The issue of hair removal for women is a touchy issue. Men have it easy, they can choose to grow facial hair, or not. They can choose to get manscaping done, but it is by no means a requirement. Having more hair does not make a man less masculine, in fact the opposite is true.
For women the issue is a bit more prickly (quite literally). It is considered unfeminine to grow underarm hair, or God forbid allow hair to grow on your private parts. Exotic descriptions like a “Brazilian” are designed to glamourize what boils down to a pretty painful process, having hot wax applied to the highly sensitive skin surrounding your privates and then having it ripped off, to leave your skin raw and sensitive, with a high likelihood of painful ingrown hairs unless you apply the latest and greatest chemical treatments that are often toxic and sting like the dickens. I won’t lie, ingrown hairs are incredibly painful, often more so than waxing itself (not to mention unsightly, which was kind of the point of waxing in the first place, no?)
Razors are an option, but as someone without a great deal of shaving finesse (despite having done it for many years) I can’t in good conscience put it forward as a pain free option. If you are able to avoid nicks and cuts, you are nonetheless graced with prickly stubble a day or two later, making the whole process a bit redundant. Unless you shave daily, but that requires a significant time investment, especially if you are covering all the required bases of bikini area, underarms, and full legs.
I’ve struggled with the great hair debate, part of me feels rebellious about eliminating body hair. If mother nature put it there, likely there is a reason for it, no? But marketing professionals make a pretty good case for picking up the razor or submitting to a hot wax plucking. After all, we have no models for free flowing body hair for women. Anyone depicted this way in mainstream media is weird and freaky, certainly not someone to be emulated or admired. We are pack creatures by and large, the idea of breaking off on our own can be alienating and fear inducing.
This winter I let it all slide. I allowed my hair to grow free form on all areas of my body. And it was incredibly liberating. During winter months I didn’t have to worry too much as no one could see it, and my husband could care less. Then we started driving south, and with the warmer weather and shorter sleeves came an increased shyness to lift my arms past a certain point (not in vogue, but with more pedestrian gestures, like pointing and picking up my son). Intellectually I had embraced my inner cousin it, but I apparently have more work to do when it comes to feeling comfortable exposing my underarm hair to the world.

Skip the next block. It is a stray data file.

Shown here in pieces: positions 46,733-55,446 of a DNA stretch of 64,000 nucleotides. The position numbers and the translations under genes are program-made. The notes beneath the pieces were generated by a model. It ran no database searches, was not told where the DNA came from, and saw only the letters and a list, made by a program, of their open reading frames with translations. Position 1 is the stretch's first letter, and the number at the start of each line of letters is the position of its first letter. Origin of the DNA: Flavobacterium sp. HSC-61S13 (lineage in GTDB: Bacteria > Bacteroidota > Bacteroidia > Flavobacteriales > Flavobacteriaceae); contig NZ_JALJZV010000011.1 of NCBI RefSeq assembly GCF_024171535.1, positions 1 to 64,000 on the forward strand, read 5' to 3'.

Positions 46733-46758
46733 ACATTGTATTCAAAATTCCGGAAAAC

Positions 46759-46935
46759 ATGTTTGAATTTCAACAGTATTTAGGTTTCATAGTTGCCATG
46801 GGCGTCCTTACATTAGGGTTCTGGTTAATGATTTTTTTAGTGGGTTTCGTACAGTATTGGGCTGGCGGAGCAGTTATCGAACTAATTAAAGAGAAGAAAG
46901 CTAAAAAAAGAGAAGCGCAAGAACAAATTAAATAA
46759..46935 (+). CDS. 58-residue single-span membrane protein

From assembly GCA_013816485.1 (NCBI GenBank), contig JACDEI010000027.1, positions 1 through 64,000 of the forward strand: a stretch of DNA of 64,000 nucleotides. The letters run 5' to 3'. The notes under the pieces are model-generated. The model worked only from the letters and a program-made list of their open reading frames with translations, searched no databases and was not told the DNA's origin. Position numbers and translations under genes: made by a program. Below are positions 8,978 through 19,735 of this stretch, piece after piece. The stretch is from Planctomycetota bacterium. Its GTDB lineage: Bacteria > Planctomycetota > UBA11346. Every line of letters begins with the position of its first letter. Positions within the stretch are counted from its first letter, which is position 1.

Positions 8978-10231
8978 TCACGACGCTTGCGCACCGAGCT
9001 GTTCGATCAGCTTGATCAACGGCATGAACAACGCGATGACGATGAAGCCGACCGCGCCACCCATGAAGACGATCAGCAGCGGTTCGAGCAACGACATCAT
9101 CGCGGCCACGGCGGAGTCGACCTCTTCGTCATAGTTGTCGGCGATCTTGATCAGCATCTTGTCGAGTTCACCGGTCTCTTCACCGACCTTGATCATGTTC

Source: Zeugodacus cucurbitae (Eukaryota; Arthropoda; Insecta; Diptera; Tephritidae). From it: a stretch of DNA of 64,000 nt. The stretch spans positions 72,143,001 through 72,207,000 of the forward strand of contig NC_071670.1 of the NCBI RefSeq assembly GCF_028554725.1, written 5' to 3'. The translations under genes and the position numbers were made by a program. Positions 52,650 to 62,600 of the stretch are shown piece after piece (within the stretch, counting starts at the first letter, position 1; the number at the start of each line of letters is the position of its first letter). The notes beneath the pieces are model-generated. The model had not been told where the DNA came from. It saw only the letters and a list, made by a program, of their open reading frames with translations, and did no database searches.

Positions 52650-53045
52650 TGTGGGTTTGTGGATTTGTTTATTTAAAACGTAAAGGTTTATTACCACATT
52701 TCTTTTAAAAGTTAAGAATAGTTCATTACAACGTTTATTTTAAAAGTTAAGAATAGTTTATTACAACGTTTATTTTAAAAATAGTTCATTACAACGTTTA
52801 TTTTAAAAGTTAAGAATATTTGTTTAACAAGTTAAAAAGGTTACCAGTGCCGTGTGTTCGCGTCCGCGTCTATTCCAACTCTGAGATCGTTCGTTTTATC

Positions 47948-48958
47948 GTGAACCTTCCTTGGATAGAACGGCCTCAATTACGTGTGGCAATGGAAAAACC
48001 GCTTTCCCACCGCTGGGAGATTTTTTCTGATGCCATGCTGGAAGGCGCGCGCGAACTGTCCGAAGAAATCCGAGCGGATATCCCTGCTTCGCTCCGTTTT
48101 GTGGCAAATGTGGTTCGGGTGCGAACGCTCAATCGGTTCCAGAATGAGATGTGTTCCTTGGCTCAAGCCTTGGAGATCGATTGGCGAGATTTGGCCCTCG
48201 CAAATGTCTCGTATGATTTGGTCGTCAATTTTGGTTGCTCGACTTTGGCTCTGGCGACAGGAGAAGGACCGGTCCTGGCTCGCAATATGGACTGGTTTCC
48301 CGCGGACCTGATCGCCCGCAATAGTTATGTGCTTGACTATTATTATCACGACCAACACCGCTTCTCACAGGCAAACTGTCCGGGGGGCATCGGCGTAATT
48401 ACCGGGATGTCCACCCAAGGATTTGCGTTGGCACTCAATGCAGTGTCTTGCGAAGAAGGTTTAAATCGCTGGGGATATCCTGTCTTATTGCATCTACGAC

As we got closer to our departure date for a family meet up in Mexico, my to remove or not to remove debate raged fast and furious. Do I submit myself to myriad painful processes to remove the offending hair, or do i let my freak flag fly and embrace my inner hippie? We have made a lot of changes over the past few years, every one getting us a bit further off the beaten track. With all of these changes we are already a bit offbeat, would underarm hair really make a big difference in others’ perception of me?
Turns out I am not quite there yet, resulting in the application of hot wax and smarting underarms. What bothers me about this is not the pain, or the whopping $24 I am now short but the fact that I was doing it for the benefit of others, many of whom could likely care less. And if they do, that says more about them than me. Although I have to own the fact that my concern about the reception of my underarm hair is my issue. Either I own it, and do what I like, or I let it go and stop angsting about it.
Part of my inner debate had to do with questioning the line between embracing myself as I am vs letting myself go. As I mentioned above, I’ve made lots of changes on my quest to embrace a healthier lifestyle and learning to love myself more. I have let go of wearing make up and we have shifted to more eco friendly products (some of which I make myself). The end result is I look a lot less polished than I used to, but I feel a lot better. I am spending less time putting myself together, time that allows me to engage in self care activities like skin brushing, journaling and meditation.
Aesthetically, yes I have likely let myself go as compared to the women I am supposed to model myself after in magazines and ads. But I would argue that the time I am investing in self care and loving myself as I am more than make up for this perceived deficit. I love the quote “Be who you are and say what you feel, because those who mind don’t matter and those who matter don’t mind.” My goal is to take this advice to heart and decide whether or not to embrace my inner hairy goddess not to please or offend anyone else, but because it is what feels right for me.
What is your take on the issue of hair removal?